The agency expects the growth to bounce back to 10% in FY22 led by a very weak base and global rising tide effect, but added that the permanent loss to the economy would be 12% in real GDP terms.
“Our forecast for fiscal 2021, thus remains predicated on the pandemic’s trajectory and importantly, what the government does to stimulate a well-rounded recovery in the coming months,” CRISIL said in a report released on Monday.
The second quarter print of -7.5% prompted a calibration of the S&P Group firm’s previous estimate, which was based on the assumption of -12% growth in the July-September quarter.
“Pent up demand, support from agriculture and select export sectors, and cost savings for corporates, engineered this recovery,” the report said.
The period since official data was released on the second quarter performance saw a number of institutions raising their growth expectations for India. Most recently Fitch Ratings upped its FY21 forecast to -9.4% from -10.5% earlier while the Asian Development Bank projected -8% growth this fiscal for India against -9% before.
CRISIL emphasised that the direct fiscal spending component of the government’s existing stimulus package was inadequate to galvanise demand and it expected further support soon.
“Direct government spending to boost demand in the current fiscal remains inadequate given the massive hit to the economy. Our outlook assumes that the central government will raise direct spending in the coming months to support the economy,” the report said.
For the ongoing fiscal, the agency estimates growth at -1% as high-frequency indicators showed a moderation in the pace of recovery in November as compared to October’s high.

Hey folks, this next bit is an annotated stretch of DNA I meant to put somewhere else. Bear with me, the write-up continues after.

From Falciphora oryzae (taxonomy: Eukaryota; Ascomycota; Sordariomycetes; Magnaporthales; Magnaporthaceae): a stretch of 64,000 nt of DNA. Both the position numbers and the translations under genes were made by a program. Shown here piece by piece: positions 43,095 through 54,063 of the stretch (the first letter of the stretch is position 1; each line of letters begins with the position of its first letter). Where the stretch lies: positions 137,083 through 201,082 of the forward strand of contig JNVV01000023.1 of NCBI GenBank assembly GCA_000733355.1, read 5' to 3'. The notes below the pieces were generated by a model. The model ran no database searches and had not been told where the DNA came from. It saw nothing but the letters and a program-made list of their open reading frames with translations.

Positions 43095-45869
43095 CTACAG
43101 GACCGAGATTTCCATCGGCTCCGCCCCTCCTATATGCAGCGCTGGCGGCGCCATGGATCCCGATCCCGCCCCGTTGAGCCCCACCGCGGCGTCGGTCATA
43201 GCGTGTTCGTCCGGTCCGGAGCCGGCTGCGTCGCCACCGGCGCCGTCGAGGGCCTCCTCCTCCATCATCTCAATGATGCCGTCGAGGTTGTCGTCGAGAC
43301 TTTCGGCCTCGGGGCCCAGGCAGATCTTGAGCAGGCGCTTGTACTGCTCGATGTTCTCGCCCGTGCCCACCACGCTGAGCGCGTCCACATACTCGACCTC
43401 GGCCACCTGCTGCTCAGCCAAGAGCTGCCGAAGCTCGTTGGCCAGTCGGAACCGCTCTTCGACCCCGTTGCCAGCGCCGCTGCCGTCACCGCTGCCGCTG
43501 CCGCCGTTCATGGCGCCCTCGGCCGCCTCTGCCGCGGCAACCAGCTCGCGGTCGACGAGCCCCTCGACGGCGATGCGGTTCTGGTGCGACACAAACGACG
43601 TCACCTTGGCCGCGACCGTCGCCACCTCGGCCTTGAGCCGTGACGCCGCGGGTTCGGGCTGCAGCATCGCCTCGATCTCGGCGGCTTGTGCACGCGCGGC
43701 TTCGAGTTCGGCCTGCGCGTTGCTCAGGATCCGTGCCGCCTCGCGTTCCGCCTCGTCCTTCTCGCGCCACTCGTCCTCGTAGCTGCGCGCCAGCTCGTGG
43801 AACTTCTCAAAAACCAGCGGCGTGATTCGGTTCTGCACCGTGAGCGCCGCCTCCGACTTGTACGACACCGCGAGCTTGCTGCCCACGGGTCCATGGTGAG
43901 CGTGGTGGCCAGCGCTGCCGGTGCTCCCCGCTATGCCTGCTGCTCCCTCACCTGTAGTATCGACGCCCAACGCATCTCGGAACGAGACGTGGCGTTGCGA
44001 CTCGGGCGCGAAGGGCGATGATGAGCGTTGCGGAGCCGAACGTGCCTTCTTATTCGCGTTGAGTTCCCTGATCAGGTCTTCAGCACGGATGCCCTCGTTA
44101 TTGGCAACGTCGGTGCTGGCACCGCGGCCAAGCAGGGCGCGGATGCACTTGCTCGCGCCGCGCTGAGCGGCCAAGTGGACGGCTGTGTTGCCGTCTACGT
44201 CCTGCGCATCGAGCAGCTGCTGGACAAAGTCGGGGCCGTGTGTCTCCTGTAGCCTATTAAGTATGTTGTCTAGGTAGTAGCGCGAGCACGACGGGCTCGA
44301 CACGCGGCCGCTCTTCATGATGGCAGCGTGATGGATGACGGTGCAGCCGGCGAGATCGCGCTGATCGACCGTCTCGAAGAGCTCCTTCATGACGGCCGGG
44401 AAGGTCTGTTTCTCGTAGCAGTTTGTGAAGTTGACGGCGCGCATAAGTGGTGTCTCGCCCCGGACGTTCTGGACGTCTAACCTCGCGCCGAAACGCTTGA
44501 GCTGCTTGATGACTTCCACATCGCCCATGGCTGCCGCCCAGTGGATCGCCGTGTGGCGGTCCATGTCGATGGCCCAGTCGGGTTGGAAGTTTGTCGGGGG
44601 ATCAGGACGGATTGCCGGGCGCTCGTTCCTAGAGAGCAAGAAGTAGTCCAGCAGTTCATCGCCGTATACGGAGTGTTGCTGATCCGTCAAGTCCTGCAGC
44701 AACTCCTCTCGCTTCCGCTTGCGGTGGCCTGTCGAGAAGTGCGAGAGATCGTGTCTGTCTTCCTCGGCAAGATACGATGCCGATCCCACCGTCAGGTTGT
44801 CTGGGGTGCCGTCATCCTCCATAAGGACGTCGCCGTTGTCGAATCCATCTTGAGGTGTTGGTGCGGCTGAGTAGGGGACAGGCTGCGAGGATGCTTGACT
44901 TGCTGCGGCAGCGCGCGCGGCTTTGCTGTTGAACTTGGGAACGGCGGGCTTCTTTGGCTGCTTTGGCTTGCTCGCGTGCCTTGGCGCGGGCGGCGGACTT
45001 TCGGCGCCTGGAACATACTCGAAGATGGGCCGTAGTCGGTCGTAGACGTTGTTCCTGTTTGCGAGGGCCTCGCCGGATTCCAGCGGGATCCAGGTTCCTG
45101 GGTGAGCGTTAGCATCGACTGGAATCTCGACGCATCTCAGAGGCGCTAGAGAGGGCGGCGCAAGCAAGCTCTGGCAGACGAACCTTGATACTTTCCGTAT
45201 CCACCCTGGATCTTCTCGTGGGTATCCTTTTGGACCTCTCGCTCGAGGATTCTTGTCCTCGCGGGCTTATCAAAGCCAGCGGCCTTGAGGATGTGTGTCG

Indicators like the Purchasing Managers’ Index, goods and services e-way bill collections, power demand and electronic toll collection have all slowed down in November against the previous month, it said.
Inflation has continued to surprise on the upside despite easing of lockdown restrictions, with both food and core inflation contributing to the rising trend, CRISIL said, raising its estimate of CPI inflation to 6.4% in FY21 from 5.6% earlier.
CRISIL noted that the inflationary trend would hit the poor the most and reduce disposable incomes, apart from raising economic uncertainty and limiting the central bank’s policy space.
Extraordinary monetary support along with a continued accommodative stance from the Reserve Bank of India resulted in financial conditions going from their tightest in a decade in March to the easiest in the past three years as of date, the report said.
This resulted in a strong revival in capital inflows, much to the benefit of the Indian equity market, but there was some way to go until the easing reaches the broader economy, it said.